Tristan Gordon, 21, who has been charged with the murder of Kenyon Plunkett was acquitted on Tuesday, when Justice Adolph Lucas ruled that the prosecution had not proven its case beyond a reasonable doubt.
Gordon is the third person to be tried by a judge sitting alone without a jury since the law was amended in mid 2011, allowing the Supreme Court to hear serious criminal cases without a jury.
On the morning of April 28, 2011, Kenyon Plunkett was shot in the head with a .40 calibre pistol, as he rode his bicycle on Lake View Street in the Lake Independence Area. He died shortly after, while undergoing treatment at the KHMH.
In handing down his decision, Justice Lucas remarked that when it comes to the guilt of an accused person, the prosecution must prove its case beyond a reasonable doubt that the accused is guilty.
During the one week trial, which ended on Tuesday, April 16, the prosecution called five witnesses. The main prosecution witness, Kyle Chaplin, however, had to be declared a hostile witness, after he took the witness stand and told the court that he cannot recall giving a statement to police.
Chaplin also told the court that the police beat him into signing the witness statement.
But following a submission by Crown Counsel Kaysha Grant, Kyle Chaplin’s statement was admitted as evidence in the case.
In his statement to police ten days after the murder, on May 8, 2011, Chaplin told police that Gordon had told him that he was “going after wan lee punk” who had disrespected him.
Chaplin told police that he told Gordon not to do it. And when Gordon asked him if he had his back, he replied “No.”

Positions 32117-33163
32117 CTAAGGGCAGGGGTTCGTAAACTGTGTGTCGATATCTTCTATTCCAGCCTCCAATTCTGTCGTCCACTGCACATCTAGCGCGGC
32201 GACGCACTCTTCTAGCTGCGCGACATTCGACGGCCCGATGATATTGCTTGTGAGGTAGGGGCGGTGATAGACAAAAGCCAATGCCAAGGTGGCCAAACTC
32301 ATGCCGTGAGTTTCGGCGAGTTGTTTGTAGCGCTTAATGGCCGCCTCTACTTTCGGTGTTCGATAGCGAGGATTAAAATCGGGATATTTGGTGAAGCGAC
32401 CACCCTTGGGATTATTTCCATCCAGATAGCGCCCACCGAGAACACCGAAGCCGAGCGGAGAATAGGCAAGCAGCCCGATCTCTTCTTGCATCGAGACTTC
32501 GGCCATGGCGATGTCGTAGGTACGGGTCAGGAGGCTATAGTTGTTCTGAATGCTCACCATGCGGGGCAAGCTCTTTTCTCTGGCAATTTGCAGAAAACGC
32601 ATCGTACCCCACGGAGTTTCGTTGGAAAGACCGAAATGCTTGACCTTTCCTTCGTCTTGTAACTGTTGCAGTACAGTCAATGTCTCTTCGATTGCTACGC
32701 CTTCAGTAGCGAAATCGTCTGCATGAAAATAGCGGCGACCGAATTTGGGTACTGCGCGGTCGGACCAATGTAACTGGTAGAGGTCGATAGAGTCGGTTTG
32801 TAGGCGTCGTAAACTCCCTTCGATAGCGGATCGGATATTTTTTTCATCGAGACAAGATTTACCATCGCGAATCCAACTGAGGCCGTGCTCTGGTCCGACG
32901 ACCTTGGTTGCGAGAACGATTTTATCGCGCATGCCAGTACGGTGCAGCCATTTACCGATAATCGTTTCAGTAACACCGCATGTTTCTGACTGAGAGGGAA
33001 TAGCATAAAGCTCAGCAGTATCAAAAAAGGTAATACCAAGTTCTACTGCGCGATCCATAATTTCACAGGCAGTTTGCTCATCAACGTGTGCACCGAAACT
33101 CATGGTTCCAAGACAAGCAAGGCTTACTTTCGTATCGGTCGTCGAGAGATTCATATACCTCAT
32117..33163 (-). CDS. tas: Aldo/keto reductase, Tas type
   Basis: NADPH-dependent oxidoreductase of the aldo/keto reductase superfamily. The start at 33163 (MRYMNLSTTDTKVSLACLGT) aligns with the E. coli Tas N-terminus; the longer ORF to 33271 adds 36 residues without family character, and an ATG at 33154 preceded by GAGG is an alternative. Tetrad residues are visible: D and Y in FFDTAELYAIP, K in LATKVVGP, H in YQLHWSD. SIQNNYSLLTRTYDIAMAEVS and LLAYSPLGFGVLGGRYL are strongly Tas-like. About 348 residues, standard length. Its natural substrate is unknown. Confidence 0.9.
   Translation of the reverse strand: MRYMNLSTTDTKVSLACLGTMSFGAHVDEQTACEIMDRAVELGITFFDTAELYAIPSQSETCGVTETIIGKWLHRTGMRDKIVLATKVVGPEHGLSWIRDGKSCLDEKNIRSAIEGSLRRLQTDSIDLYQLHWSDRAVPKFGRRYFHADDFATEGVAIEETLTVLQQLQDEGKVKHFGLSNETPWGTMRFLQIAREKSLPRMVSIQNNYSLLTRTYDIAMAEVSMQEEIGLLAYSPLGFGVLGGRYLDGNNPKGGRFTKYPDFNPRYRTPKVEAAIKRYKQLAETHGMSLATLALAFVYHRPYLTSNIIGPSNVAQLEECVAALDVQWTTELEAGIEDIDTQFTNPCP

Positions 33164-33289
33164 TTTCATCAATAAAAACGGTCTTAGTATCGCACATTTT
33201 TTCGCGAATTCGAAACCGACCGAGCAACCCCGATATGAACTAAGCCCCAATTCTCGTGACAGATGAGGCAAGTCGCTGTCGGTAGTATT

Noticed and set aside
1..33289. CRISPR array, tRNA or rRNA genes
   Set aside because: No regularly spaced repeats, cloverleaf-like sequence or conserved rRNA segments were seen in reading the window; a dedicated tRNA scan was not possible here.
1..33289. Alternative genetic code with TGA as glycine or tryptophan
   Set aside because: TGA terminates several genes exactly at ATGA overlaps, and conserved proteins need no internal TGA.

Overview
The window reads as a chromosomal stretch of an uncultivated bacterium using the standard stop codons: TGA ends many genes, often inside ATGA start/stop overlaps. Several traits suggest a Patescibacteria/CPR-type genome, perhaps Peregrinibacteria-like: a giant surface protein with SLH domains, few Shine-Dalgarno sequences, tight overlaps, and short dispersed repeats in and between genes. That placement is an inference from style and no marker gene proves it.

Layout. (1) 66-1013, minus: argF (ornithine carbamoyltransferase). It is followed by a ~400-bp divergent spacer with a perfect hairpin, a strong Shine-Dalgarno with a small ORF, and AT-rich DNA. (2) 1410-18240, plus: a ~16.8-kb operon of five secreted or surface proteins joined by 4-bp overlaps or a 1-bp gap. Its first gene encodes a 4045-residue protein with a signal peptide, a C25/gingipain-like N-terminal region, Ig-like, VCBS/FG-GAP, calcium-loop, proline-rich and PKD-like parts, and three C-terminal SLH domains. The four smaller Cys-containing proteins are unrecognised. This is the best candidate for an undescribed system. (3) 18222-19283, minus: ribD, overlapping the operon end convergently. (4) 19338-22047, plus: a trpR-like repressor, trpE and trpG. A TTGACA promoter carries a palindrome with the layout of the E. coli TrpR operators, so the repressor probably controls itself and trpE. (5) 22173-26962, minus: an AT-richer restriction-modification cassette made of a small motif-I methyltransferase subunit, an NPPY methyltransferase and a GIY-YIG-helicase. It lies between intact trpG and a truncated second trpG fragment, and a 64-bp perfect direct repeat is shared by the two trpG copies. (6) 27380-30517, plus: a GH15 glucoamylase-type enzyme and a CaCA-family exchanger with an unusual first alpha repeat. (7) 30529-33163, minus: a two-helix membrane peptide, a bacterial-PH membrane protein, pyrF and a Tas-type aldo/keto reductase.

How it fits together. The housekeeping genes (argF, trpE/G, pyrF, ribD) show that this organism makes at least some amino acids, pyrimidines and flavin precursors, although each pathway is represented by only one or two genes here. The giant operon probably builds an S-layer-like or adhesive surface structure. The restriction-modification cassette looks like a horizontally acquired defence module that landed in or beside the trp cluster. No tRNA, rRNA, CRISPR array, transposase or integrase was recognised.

Chaplin explained to police that he saw Gordon take out a black gun, that he had showed him earlier. “He shot the dread-man in his head.”
According to Chaplin, when Gordon saw the dread-man coming on his bicycle, he ran up to him and shot him.
In his summary of the prosecution’s evidence, Justice Lucas observed that there was no prosecution evidence of how the “dread man was taken to the hospital.”
Neither did the police nor prosecution identify whose bicycle and slippers they had found at the crime scene.
“All we have is evidence of a person being shot,” Justice Lucas said.
“What makes the case for the prosecution more difficult is that this Kayle Chaplin turned hostile on the Crown which had summoned him as a witness.”
Justice Lucas added, “I deem Kyle Chaplin as a person who had an interest of his own to serve. I find Kyle Chaplin to be a dangerous witness.”
Justice Lucas, in dismissing the charge said: “The Crown has not proven the guilt of the accused beyond a reasonable doubt. The accused is discharged.”
Gordon was defended by attorney Lionel Welch.